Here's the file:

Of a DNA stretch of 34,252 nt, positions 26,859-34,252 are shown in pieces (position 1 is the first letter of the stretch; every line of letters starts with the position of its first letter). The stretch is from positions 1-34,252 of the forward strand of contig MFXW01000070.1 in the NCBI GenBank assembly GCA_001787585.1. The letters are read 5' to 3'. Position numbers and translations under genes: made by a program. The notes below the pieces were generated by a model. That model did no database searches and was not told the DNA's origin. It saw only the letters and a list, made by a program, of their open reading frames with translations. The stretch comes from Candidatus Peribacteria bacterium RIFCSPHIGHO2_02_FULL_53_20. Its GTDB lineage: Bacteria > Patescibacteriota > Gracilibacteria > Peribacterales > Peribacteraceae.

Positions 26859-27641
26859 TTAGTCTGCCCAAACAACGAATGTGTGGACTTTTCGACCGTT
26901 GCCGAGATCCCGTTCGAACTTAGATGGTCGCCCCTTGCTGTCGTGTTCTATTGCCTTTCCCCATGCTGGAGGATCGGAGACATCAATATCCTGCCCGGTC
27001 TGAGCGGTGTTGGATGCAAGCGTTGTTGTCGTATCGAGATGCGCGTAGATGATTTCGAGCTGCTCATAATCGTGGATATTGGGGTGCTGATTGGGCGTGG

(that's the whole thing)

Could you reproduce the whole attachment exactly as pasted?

Of a DNA stretch of 34,252 nt, positions 26,859-34,252 are shown in pieces (position 1 is the first letter of the stretch; every line of letters starts with the position of its first letter). The stretch is from positions 1-34,252 of the forward strand of contig MFXW01000070.1 in the NCBI GenBank assembly GCA_001787585.1. The letters are read 5' to 3'. Position numbers and translations under genes: made by a program. The notes below the pieces were generated by a model. That model did no database searches and was not told the DNA's origin. It saw only the letters and a list, made by a program, of their open reading frames with translations. The stretch comes from Candidatus Peribacteria bacterium RIFCSPHIGHO2_02_FULL_53_20. Its GTDB lineage: Bacteria > Patescibacteriota > Gracilibacteria > Peribacterales > Peribacteraceae.

Positions 26859-27641
26859 TTAGTCTGCCCAAACAACGAATGTGTGGACTTTTCGACCGTT
26901 GCCGAGATCCCGTTCGAACTTAGATGGTCGCCCCTTGCTGTCGTGTTCTATTGCCTTTCCCCATGCTGGAGGATCGGAGACATCAATATCCTGCCCGGTC
27001 TGAGCGGTGTTGGATGCAAGCGTTGTTGTCGTATCGAGATGCGCGTAGATGATTTCGAGCTGCTCATAATCGTGGATATTGGGGTGCTGATTGGGCGTGG